3. Bonita says

    After hearing horror stories of chicken massacres from neighbors, I built a fortress for our chicks. I laid down chain link fencing ( scrounged from someone’s trash) so nothing can dig in. I built a sturdy building from recycled lumber ,windows, doors , and metal roofing. then added hardware cloth covering windows openings for safe venting. I latch the doors with padlocks at night, cuz raccoons are so clever with latches and hooks. I added an outdoor porch with more fencing for floor and sides plus metal roofing. We feed organic grain and throw kitchen and garden scraps in the outer yard which they compost for us. Third, I fenced a quarter acre of wooded area for their daytime pasture. Heirloom chickens seem very smart about hiding from the hawks. So far we have had good luck avoiding losses to predators. The girls are such joy and our friends who buy eggs @ 4$ /dz say they are the best they’ve ever tasted. I strongly recommend preemptive design and build to avoid the heartbreak of predators. Also introduce Jack so they become companions. Our cat Rover is a good mouser by the coop. Go for it and evangelize for more backyard flocks. Great fun, safe nutrious eggs, and terrific fertilizer for gardens.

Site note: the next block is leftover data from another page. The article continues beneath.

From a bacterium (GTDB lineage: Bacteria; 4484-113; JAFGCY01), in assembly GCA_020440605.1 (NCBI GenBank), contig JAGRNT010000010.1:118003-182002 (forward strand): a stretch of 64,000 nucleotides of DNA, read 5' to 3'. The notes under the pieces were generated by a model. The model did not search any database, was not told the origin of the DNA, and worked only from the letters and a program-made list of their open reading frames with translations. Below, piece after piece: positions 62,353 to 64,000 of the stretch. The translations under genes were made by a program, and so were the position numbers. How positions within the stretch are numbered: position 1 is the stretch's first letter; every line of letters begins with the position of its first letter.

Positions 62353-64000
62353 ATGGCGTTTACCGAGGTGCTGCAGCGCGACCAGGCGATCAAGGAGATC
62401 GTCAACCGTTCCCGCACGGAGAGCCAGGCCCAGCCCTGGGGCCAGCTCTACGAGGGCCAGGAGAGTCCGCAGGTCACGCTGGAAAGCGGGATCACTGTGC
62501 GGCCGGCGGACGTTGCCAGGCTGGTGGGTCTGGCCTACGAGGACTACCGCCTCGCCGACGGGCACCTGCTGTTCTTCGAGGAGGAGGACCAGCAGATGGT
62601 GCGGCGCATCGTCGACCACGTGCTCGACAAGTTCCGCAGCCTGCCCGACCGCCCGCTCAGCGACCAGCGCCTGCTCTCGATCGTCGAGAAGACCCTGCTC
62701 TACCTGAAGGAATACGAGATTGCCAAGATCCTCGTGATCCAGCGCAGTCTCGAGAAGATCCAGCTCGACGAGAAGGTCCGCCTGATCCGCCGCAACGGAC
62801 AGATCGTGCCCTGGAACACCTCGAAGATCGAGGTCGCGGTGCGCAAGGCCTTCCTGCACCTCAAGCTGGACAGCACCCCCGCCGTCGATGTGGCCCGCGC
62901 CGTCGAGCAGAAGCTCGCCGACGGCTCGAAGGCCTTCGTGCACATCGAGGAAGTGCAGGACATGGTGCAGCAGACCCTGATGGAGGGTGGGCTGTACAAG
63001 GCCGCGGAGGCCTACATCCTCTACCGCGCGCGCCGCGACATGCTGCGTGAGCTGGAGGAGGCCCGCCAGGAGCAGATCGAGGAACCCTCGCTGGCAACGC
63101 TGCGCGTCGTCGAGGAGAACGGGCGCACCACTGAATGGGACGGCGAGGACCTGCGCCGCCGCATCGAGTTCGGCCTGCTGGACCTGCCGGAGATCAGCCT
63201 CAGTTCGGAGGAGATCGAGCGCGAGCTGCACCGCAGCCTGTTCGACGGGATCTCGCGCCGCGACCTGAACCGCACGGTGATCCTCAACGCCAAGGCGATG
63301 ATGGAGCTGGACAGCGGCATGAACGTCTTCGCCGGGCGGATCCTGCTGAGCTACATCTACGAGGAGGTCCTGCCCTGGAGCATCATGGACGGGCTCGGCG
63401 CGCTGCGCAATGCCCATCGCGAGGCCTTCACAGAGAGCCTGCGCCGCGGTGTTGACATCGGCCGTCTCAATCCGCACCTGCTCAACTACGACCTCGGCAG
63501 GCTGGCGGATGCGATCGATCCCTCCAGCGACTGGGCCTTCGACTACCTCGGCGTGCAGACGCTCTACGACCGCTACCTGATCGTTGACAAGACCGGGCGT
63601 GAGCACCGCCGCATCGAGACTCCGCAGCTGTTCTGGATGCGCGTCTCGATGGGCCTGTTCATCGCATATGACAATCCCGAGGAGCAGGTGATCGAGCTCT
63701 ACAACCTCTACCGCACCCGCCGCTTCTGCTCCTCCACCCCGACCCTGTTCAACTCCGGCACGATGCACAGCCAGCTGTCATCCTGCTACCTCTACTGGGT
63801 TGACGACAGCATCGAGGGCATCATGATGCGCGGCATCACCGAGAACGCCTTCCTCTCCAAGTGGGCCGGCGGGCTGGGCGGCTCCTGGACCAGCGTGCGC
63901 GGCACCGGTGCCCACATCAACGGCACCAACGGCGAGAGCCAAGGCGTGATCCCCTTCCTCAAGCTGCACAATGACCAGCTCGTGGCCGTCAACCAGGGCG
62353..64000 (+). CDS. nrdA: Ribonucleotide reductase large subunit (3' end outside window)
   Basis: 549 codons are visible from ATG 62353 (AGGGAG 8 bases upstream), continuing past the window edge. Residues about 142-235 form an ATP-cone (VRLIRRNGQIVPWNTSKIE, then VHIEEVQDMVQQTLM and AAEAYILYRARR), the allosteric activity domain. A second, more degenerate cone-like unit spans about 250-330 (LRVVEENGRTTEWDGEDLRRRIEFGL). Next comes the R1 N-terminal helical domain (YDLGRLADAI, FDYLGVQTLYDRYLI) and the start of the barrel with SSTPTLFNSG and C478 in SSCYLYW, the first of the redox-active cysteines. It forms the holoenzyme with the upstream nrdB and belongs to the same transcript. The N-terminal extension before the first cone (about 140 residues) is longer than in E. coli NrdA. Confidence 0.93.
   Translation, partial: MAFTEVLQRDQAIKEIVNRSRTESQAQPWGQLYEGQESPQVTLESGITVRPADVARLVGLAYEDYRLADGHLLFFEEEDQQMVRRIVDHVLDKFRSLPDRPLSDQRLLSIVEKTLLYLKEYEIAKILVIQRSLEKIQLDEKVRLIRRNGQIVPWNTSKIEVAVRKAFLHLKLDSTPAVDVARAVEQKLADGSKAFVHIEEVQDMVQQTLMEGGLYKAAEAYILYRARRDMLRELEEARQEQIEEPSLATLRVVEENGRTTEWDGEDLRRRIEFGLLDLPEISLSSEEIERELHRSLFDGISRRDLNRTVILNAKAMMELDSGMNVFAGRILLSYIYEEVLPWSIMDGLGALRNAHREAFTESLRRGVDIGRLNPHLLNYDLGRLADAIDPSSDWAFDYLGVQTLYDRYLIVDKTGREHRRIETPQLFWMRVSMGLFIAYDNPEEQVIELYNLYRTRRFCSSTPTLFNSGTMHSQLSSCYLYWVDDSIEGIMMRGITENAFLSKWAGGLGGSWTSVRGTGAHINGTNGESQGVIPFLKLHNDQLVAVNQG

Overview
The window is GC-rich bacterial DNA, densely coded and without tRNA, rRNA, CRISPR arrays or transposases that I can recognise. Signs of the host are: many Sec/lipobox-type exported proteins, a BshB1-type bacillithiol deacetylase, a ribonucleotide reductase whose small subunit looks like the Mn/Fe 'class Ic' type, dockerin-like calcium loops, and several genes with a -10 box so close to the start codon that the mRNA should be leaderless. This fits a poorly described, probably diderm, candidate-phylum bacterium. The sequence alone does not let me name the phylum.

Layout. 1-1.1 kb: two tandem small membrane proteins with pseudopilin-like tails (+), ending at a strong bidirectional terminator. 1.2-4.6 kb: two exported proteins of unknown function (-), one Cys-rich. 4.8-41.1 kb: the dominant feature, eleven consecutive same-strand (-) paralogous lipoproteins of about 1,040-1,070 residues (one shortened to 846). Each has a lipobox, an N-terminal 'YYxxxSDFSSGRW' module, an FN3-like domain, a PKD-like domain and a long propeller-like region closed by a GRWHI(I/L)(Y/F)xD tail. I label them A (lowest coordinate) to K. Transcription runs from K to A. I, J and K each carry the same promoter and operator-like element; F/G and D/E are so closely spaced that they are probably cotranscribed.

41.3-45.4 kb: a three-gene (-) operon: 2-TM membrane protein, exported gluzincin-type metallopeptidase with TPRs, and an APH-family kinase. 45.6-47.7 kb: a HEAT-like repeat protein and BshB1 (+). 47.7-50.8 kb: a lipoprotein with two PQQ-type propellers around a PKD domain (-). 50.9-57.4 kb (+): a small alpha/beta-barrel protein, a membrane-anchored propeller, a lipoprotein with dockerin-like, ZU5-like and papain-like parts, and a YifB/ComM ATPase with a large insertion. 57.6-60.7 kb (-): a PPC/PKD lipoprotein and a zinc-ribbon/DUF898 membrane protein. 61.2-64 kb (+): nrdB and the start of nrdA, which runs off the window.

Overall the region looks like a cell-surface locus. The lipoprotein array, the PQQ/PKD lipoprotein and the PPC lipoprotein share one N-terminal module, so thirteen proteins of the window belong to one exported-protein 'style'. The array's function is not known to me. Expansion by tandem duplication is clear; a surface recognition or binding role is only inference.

4. robert a says

    One exception to your caution against using sawdust as a mulch: it’s great on the paths between the raised beds in my vegetable garden. Weathers to a nice dull color, feels great on bare feet, and cheap by the pickup load at my local sawmill. And perhaps because it’s mostly from pine and fir (resins?) it seems to really suppress weed germination.

    • says

      Hi, Robert A. Yes, I use wood products in the pathways, too (more bark chips or shredded bark than sawdust, but same idea). I just don’t use uncomposted wood products of a coarse texture in growing beds around plants. Agree. Nice to see you.

  5. Tim H says

    Hi Margaret,

    Although not previously an avid gardener, I bought a house with an incredible flower garden (several thousand dollars worth at least). I have Lilly flowers and Bee’s Balm, Coneflowers, and too many other flowers to name. I want to take care of this garden, in the MLS pictures I saw some cedar (I think) mulch. However, I do not know much about mulching until now (reading the article above, thank you!). I am worried if I mulch next spring, that some of the bulbs will not push through. is this a valid fear or am I WAY off base? I don’t want to do damage to what is already in place.